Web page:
The Bullock court was constructed in the fall of 2010 and was ready to play on by the end of January, 2011. In the course of building it, Chris learned about other roque courts and groups here and there, including a roque court in North Falmouth on Cape Cod recently rebuilt. "My grandfather and I knew nothing of this court when I played with him as teenager," Chris commented. The people in Falmouth provided specs and advice on building the Stuart court. Chris intends to give them some competition when he goes north in mid-May.
"Have you ever heard of C.B. Smith?" I asked Bullock. No, he hadn't. Years after C.B. was a national roque champion - in 1974, 75, and 79 - he became a highly ranked croquet player, using many of the techniques he had mastered for roque - including holding the mallet very low for hoop shots. I played croquet doubles with him once, in the Arizona Open, and disappointed him terribly. He very much wanted to win, and that made me more nervous than I would have been in a low-pressure situation. We did not do well, and we never played doubles together again.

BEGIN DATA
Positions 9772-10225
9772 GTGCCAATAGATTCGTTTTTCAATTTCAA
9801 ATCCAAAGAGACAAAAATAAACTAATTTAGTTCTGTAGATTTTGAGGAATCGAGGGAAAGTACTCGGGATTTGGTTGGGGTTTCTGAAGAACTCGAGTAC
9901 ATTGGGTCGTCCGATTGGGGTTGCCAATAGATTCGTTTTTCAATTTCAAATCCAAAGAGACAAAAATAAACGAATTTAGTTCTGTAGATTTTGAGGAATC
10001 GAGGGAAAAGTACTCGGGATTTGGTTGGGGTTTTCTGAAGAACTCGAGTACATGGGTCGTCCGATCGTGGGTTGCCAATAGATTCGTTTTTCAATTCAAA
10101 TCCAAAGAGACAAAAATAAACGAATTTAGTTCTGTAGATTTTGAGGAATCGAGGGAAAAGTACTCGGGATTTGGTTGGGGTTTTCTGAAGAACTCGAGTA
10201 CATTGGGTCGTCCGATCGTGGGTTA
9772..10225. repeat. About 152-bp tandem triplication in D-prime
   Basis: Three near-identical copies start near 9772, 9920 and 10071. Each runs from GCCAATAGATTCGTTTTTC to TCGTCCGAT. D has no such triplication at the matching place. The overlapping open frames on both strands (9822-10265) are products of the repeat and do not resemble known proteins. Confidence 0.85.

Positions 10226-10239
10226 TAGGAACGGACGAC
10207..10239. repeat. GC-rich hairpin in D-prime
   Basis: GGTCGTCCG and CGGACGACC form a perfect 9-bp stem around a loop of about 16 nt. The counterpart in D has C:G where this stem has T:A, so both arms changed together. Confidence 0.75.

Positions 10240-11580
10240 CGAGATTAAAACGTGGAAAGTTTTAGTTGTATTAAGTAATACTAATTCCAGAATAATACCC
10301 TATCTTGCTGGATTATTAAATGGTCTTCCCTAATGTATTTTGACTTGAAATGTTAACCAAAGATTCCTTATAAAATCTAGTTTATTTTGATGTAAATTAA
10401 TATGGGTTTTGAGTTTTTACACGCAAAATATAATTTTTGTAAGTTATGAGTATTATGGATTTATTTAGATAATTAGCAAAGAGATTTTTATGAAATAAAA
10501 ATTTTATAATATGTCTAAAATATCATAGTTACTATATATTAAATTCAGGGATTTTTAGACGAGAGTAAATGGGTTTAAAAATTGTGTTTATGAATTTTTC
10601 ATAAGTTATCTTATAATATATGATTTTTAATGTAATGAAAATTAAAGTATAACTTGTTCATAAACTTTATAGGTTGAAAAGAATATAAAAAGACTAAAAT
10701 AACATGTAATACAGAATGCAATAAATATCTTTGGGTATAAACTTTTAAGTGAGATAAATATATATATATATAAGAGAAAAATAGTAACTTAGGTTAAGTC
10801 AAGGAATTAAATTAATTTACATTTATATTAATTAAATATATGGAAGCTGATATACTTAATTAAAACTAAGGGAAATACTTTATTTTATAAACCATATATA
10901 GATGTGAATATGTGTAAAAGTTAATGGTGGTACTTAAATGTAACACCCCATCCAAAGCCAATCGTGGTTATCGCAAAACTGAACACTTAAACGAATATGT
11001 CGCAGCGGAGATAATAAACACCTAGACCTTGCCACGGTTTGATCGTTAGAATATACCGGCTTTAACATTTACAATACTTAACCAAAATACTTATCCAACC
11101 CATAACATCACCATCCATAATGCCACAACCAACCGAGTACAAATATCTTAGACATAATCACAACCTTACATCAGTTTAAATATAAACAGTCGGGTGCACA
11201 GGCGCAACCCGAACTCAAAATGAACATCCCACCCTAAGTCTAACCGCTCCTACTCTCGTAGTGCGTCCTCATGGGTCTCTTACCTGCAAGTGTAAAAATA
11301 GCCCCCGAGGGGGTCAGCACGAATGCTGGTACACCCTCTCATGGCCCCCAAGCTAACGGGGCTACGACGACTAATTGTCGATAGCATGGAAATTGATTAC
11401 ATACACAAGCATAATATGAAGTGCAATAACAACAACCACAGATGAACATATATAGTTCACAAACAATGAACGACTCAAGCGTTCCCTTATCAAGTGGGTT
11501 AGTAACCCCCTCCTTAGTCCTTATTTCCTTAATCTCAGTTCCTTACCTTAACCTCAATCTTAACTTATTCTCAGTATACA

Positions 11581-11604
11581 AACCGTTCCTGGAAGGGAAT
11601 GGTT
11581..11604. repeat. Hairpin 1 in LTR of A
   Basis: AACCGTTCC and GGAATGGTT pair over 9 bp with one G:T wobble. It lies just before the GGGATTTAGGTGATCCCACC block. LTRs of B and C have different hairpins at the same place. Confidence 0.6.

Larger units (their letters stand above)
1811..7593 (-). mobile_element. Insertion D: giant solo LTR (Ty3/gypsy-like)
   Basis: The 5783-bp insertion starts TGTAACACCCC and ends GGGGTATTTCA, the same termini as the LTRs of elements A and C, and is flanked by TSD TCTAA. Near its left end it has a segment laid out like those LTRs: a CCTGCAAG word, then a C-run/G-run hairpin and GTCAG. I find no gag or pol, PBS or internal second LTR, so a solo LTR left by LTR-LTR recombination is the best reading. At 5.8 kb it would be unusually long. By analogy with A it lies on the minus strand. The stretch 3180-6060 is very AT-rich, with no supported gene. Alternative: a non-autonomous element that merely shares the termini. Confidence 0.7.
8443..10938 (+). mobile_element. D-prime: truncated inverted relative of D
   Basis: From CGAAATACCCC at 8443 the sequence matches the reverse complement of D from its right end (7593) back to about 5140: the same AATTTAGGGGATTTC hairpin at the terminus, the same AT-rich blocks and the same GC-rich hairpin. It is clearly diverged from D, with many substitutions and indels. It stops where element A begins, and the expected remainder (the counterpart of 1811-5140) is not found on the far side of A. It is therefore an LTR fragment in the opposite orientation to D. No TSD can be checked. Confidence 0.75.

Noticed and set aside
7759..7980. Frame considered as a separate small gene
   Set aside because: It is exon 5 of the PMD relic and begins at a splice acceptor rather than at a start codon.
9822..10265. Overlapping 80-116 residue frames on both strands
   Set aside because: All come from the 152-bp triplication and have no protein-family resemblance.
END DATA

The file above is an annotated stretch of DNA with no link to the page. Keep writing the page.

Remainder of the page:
Roque can be played one-on-one or as doubles, with strict rotation of the balls, as in Golf Croquet, American Rules, or most varieties of Garden Croquet.
The "Golf Roque" worked just fine on the Stuart court. That game is ideal for a one-court "roque party" because it's interactive and relatively brief, with only one shot allowed per turn. But everybody agreed that for future games, the difficult center "cage" of two closely spaced arches should be eliminated for Golf Croquet, because it tended to bog down the action.
"The demise of the sport was meteoric"
But that didn't stop Chris Bullock, once he made up his mind to recreate the roque he remembered with great pleasure from the 50's - even though he had to mount a serious search for building specs and equipment. He lucked out by finding a manufacturer with a small existing stock of balls and willing to sell him one set only. (At first, they proposed selling him 30 sets for between $700 and $800.) For mallets, a computer search led him to the Wilhoite Tool Company, who supplies mallets for "Kentucky croquet," also played on a sand-covered clay court with short mallets fitted with rubber on one end of the head.